Rates of adolescent obesity and cardiometabolic diseases such as type 2 diabetes are increasing. Recent studies suggest that depression symptoms may be one contributor to obesity and cardiometabolic diseases through stress-related behavioral mechanisms (e.g., stress-eating) and physiological mechanisms (e.g. shortened telomeres). From an allostatic load framework, depression symptoms affect the biological system, potentially exerting sustained damage on stress physiology, and thus, contributing to cardiometabolic disease risk. Mindfulness-based interventions (MBIs) have demonstrated favorable impacts for lowering depression symptoms and lowering symptoms of stress-related eating patterns, yet these effects have not been well studied in adolescents. In the current randomized controlled pilot study, I conducted secondary analyses to explore the effects of a six-session MBI group on lowering depression symptoms, reducing stress-eating, and preserving telomere length, compared to a six-session health education (HE) control group, in 25 adolescent girls (n=14; 56%) and boys (n=11; 44%) at-risk for adult obesity (body mass index [BMI] z-score M=1.56, SD=.55). At baseline/prior to the intervention and again, at an 18-month follow-up, perceived stress and depression symptoms were assessed with validated surveys, stress-eating by laboratory test meal, and average telomere length from whole blood. Dispositional mindfulness by questionnaire, BMI from fasting weight and height, and fasting blood glucose levels were also measured at the same intervals. Analyses of covariance were used to test group condition as a predictor of baseline to 18-month change scores, controlling for the respective baseline level of the outcome variable. Results showed that adolescents who were randomized to the MBI group had less change in stress-eating from baseline to 18-months than those randomized to HE (M=-49.44, SD=81.47 kcal vs. M=217.42, SD=84.88 kcal, Cohen’s d=.74, p=.04). There were no other significant between-condition effects. There were moderate, favorable non-significant effects of MBI, compared to HE, for perceived stress (d=.45, p=.21) and depression symptoms (d=.50, p=.23). There was no significant effect on telomere length (d=.05, p=.91). Changes in dispositional mindfulness, BMI, and fasting blood glucose levels were small and also non-significant. Findings from the current project suggest that a relatively brief, MBI group reduces stress-eating in adolescents at-risk for adult obesity over a year and a half later. To what extent MBI, delivered alone or in combination with additional supports, ultimately affects allostatic load and cardiometabolic health remains to be tested in a larger trial.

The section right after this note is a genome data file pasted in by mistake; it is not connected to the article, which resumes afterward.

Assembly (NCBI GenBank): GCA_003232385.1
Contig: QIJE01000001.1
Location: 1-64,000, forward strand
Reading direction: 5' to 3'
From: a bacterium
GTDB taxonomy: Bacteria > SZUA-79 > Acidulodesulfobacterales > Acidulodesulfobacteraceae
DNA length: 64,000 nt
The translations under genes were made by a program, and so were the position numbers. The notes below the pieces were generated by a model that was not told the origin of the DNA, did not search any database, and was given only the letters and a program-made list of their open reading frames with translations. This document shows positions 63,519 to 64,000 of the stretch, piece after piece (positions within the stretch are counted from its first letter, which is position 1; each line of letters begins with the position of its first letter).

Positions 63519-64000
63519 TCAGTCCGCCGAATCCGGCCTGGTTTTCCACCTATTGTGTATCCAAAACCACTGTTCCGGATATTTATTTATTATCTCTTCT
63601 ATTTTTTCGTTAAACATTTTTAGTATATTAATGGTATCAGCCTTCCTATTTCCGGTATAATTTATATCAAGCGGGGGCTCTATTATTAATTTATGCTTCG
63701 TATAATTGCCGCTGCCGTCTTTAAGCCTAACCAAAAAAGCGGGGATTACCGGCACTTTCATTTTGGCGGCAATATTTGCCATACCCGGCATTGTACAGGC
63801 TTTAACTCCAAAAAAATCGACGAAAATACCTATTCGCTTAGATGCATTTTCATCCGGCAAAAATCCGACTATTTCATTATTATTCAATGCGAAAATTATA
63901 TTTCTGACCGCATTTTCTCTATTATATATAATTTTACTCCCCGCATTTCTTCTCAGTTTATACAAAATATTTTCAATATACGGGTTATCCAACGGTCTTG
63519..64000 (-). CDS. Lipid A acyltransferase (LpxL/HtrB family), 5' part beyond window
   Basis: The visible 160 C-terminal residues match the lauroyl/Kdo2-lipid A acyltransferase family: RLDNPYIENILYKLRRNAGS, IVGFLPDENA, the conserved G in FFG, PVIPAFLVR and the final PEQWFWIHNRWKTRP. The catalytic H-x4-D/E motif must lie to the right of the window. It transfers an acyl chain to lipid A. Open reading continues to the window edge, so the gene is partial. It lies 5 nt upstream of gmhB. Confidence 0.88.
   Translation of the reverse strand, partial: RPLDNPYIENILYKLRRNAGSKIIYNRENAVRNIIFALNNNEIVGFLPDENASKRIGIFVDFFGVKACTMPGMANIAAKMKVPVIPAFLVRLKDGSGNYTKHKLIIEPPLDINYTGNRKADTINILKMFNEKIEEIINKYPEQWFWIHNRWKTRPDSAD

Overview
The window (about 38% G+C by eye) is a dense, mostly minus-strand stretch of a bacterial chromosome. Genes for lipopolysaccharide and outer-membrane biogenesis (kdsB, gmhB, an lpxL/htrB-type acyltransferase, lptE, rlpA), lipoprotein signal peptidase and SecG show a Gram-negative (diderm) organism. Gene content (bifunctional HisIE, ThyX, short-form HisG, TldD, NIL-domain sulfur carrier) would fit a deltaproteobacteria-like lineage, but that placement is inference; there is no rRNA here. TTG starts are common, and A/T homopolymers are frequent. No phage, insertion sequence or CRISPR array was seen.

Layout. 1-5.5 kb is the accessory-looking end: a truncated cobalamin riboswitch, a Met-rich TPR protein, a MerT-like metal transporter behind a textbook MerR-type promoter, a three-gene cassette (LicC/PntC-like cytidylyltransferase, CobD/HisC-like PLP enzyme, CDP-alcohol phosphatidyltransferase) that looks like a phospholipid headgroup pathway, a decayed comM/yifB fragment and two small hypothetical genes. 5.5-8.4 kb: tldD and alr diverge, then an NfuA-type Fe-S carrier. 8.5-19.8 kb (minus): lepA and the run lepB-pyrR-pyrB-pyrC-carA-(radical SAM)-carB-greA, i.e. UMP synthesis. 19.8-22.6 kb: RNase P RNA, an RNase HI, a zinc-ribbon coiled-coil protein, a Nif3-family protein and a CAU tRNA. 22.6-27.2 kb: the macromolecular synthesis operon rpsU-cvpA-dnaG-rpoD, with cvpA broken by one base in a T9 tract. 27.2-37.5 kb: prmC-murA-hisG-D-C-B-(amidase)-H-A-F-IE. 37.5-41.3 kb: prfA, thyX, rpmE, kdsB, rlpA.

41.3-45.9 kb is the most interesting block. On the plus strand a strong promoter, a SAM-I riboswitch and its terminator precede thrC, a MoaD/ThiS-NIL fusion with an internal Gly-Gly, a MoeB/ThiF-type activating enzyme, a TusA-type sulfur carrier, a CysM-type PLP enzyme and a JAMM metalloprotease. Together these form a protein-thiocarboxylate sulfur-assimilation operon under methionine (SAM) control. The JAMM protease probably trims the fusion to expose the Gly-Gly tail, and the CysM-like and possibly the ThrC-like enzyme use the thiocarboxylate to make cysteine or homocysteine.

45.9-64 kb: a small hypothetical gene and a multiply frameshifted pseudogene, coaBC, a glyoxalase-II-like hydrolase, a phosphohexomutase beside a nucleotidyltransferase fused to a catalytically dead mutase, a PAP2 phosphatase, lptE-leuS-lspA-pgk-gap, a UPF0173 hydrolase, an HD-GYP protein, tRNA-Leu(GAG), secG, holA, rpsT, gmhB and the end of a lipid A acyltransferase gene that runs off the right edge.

|Commitee:||Quirk, Kelley, Bailey, Susan|
|School:||Colorado State University|
|Department:||Human Development and Family Studies|
|School Location:||United States -- Colorado|
|Source:||MAI 81/3(E), Masters Abstracts International|
|Subjects:||Developmental psychology, Clinical psychology|
|Keywords:||Adolescent obesity, Cardiometabolic diseases, Depression symptoms|
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